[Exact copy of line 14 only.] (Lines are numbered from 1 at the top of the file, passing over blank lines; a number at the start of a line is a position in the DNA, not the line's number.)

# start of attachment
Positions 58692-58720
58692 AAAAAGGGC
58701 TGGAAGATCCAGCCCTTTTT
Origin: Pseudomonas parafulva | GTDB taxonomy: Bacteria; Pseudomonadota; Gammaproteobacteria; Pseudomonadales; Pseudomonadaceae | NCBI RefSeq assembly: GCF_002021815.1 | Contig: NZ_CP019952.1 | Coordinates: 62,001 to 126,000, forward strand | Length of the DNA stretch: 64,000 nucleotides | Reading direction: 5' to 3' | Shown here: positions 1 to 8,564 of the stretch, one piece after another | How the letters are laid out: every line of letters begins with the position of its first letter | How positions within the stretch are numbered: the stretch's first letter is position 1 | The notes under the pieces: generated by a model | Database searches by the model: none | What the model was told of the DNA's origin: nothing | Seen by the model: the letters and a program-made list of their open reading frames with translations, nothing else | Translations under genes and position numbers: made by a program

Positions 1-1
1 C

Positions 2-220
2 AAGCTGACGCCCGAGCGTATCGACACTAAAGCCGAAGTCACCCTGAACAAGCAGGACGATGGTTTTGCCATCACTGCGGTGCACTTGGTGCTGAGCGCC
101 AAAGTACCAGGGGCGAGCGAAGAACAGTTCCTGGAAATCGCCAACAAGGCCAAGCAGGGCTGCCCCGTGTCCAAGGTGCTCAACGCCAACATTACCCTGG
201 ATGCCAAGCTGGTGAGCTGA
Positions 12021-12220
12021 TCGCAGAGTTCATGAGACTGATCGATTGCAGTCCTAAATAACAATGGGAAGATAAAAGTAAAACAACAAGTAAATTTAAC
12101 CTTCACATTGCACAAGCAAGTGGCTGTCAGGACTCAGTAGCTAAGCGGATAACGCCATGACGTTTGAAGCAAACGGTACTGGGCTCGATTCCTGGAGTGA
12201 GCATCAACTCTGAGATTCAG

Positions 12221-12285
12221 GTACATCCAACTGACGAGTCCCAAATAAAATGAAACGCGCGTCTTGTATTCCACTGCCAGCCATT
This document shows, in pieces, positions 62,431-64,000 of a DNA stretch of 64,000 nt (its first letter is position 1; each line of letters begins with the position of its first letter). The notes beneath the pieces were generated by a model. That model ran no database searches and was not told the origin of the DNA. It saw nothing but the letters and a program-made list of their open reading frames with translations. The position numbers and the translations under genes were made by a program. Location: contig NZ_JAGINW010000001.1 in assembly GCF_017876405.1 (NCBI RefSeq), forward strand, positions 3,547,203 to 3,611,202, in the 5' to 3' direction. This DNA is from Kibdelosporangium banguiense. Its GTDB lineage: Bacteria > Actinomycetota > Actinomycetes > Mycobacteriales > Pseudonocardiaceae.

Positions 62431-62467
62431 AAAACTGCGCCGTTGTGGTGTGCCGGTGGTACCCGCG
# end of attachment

12201 GCATCAACTCTGAGATTCAG